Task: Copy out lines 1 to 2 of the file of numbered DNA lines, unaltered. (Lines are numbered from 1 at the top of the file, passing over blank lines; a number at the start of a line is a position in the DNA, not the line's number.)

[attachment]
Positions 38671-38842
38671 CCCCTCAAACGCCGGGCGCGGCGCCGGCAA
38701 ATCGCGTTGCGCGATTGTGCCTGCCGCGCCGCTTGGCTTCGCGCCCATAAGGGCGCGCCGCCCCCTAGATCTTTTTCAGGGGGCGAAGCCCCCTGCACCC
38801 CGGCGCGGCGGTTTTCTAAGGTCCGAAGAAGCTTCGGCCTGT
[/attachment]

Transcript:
Positions 38671-38842
38671 CCCCTCAAACGCCGGGCGCGGCGCCGGCAA